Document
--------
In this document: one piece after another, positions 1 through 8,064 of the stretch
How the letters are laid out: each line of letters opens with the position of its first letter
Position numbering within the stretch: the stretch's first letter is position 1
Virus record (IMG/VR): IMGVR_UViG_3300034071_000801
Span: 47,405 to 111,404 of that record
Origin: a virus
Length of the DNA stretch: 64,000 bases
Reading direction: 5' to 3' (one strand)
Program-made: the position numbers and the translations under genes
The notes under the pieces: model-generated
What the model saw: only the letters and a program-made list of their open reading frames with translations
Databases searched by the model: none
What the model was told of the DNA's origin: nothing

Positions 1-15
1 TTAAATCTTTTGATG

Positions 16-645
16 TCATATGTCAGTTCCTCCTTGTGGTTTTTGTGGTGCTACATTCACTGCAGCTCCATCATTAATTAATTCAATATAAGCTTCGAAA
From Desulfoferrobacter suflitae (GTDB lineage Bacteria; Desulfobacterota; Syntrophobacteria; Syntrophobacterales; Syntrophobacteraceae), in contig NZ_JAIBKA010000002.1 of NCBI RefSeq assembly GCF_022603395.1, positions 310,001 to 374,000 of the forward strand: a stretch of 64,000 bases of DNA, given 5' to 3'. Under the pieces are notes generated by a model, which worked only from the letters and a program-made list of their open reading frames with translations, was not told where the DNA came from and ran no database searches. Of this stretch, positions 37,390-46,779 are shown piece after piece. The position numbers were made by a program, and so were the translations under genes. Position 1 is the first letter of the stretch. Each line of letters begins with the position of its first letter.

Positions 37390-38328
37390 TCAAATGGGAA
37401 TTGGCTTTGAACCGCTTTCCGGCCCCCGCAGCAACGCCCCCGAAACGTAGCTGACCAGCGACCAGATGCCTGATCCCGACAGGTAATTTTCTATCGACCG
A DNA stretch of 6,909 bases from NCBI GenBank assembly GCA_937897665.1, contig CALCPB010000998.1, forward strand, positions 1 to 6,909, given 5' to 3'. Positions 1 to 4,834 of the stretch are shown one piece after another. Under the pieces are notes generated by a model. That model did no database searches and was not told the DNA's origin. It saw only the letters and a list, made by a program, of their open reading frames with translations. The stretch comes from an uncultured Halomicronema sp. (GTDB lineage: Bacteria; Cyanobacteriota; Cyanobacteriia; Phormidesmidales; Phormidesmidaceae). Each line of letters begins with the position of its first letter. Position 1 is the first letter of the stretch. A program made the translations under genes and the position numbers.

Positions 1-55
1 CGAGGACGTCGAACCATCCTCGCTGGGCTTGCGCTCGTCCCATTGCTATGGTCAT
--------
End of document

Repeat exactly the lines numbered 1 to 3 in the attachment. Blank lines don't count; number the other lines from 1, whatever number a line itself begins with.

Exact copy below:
In this document: one piece after another, positions 1 through 8,064 of the stretch
How the letters are laid out: each line of letters opens with the position of its first letter
Position numbering within the stretch: the stretch's first letter is position 1